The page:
A command-line interface or command language interpreter (CLI), also known as command-line user interface, console user interface and character user interface (CUI), is a means of interacting with a
The CLI was the primary means of interaction with most computer systems on
Today, many end users rarely, if ever, use command-line interfaces and instead rely upon
Alternatives to the command line include, but are not limited to
Programs with command-line interfaces are generally easier to automate via
Command-line interfaces for software other than operating systems include a number of programming languages such as
Compared with a graphical user interface, a command line requires fewer system resources to implement. Since options to commands are given in a few characters in each command line, an experienced user finds the options easier to access. Automation of repetitive tasks is simplified - most operating systems using a command line interface support some mechanism for storing frequently used sequences in a disk file, for re-use; this may extend to a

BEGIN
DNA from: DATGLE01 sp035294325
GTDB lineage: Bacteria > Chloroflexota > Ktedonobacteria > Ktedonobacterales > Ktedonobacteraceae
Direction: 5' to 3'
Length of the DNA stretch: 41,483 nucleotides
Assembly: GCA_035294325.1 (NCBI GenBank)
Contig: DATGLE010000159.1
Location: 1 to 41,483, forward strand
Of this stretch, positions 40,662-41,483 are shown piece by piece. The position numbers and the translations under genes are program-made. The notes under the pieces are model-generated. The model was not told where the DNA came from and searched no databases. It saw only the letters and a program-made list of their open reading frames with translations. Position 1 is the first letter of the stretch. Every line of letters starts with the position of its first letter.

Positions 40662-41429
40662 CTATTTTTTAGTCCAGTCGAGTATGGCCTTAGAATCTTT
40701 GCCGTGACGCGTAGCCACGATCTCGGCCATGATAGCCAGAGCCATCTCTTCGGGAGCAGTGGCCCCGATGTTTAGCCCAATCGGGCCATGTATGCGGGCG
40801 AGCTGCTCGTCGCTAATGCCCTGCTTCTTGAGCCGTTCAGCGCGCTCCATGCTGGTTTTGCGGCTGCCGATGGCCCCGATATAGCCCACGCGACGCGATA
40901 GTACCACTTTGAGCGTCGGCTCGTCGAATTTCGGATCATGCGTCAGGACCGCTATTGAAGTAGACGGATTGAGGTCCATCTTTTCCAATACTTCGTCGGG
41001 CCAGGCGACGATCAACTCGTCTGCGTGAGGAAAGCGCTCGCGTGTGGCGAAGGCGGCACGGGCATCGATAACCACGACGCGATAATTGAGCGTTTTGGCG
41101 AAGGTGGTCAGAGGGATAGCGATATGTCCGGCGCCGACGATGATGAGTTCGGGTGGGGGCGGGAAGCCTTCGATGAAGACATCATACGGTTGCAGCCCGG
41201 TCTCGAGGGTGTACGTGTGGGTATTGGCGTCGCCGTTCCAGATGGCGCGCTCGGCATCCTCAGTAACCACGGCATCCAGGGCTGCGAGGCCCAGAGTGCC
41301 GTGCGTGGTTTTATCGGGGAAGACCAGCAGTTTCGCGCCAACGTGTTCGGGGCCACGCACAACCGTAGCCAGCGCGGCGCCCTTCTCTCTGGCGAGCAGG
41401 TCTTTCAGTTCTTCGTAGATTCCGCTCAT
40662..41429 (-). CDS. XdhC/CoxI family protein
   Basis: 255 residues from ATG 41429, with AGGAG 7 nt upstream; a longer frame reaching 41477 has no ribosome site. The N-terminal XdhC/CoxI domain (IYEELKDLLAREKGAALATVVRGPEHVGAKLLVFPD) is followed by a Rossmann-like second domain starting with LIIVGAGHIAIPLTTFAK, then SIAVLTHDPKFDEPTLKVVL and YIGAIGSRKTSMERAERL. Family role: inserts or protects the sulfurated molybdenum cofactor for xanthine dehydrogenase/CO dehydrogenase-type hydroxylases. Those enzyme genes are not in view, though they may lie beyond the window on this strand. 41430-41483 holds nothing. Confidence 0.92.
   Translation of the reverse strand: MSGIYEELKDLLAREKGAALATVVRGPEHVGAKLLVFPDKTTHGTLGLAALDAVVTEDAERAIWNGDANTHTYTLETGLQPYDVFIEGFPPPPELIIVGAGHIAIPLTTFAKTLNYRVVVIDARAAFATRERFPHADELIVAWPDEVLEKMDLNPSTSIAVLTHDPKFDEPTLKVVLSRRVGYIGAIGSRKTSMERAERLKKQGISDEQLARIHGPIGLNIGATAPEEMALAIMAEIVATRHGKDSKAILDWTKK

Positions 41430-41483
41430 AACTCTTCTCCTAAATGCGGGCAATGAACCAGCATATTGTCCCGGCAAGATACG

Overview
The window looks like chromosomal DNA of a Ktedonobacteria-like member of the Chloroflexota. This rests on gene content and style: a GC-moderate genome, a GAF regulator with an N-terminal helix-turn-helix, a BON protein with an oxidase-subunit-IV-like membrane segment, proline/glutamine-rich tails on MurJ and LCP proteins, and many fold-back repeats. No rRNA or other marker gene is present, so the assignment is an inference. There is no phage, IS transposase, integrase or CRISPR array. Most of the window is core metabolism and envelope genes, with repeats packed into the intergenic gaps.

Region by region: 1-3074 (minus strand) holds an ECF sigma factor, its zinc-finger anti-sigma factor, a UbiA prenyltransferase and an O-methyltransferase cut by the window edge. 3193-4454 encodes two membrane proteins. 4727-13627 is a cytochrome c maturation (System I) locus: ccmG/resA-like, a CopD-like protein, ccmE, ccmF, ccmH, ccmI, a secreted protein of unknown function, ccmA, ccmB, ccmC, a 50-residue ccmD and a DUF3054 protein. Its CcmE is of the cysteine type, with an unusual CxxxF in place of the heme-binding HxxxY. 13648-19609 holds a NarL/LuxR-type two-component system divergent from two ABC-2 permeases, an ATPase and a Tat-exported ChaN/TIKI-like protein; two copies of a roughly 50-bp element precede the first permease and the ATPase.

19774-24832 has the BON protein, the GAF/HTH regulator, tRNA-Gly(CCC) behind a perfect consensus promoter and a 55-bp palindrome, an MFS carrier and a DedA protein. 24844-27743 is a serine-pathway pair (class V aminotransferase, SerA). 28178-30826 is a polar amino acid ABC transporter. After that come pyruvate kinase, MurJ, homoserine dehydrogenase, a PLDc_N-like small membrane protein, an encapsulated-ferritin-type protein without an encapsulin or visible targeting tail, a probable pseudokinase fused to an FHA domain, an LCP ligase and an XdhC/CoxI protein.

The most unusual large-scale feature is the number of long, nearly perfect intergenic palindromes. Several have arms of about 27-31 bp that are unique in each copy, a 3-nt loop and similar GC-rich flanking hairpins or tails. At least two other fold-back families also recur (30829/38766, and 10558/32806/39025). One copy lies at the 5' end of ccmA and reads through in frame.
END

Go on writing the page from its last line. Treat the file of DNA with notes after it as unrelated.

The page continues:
A command-line system may require paper or online manuals for the user's reference, although often a "help" option provides a concise review of the options of a command. The command-line environment may not provide the graphical enhancements such as different fonts or extended edit windows found in a GUI. It may be difficult for a new user to become familiar with all the commands and options available, compared with the drop-down menus of a graphical user interface, without repeated reference to manuals.